“They pick these people who’ve self-destructed their life, then they’re guinea pigs for whatever comes along to make a dollar,” said Sarah Jane Benson, whose family owns a restaurant in Bladenboro. “If it hadn’t been McCrae, it’d been somebody else. They’d have found somebody else to do it.”
Out-of-town commentators have had fun with clips of people standing outside mobile homes in their socks, speaking in heavy Southern accents, but the sad truth is that regardless of how high up the fraud goes, the ground game is a portrait of poverty in America—people who need $100 for reasons that range from Christmas presents to opioid addictions going to the homes of poor and elderly neighbors who trust their ballots in the hands of strangers.
I didn’t come to look for election fraud; that’s more or less an accepted fact now. I came to understand what makes a county like this susceptible.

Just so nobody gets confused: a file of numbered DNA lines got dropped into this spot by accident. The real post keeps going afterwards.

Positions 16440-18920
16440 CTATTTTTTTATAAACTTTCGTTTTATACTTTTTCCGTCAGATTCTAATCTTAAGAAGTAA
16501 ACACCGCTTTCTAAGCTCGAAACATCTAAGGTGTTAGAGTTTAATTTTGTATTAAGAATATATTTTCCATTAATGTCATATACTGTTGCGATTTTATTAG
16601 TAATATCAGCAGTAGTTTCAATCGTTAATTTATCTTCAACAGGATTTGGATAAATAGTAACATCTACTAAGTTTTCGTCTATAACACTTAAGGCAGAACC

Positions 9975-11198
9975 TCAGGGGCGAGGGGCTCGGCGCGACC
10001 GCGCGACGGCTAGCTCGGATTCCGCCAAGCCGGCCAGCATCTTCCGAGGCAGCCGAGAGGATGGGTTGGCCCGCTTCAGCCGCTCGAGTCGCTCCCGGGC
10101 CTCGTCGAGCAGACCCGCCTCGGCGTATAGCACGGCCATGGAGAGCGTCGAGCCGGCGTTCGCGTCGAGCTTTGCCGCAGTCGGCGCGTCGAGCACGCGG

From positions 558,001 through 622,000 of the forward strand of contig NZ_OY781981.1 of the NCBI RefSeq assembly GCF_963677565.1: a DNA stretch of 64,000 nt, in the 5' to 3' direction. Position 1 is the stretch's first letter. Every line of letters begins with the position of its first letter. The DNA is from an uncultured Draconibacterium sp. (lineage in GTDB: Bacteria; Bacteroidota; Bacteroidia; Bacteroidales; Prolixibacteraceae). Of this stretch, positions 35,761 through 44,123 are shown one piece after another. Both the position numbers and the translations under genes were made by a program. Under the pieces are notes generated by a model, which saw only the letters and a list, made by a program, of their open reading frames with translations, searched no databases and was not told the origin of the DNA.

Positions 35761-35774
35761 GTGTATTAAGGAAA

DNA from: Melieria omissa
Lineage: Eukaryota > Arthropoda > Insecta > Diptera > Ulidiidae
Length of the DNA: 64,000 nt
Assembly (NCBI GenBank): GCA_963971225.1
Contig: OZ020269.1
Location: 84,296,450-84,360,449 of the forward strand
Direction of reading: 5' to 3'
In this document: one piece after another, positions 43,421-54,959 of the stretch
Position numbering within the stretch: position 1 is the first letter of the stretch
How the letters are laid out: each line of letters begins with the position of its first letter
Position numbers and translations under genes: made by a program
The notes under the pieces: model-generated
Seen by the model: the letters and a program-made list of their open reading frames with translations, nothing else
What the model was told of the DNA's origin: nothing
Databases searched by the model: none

Some answers are plain. Bladen County is a petri dish of rural America’s problems: It has lost about 5 percent of its population in the past seven years, more than any other county in the region. It’s a farming community where the biggest employer, Smithfield Foods, runs the world’s largest pork processing plant, with 4,400 employees working in a factory that slaughters about 35,000 hogs a day. The company contracts with surrounding farms to raise the animals, and waste and smell are the focus of environmentalists and 26 lawsuits making their way through federal courts. Over the past three autumns, Bladen has been inundated by two of the worst hurricanes in history, Matthew in 2016 and Florence in 2018, leaving downtowns flooded and farmers without crops. And it’s a place where the rate of unintentional deaths due to drugs is about 29 percent higher than anywhere else in North Carolina.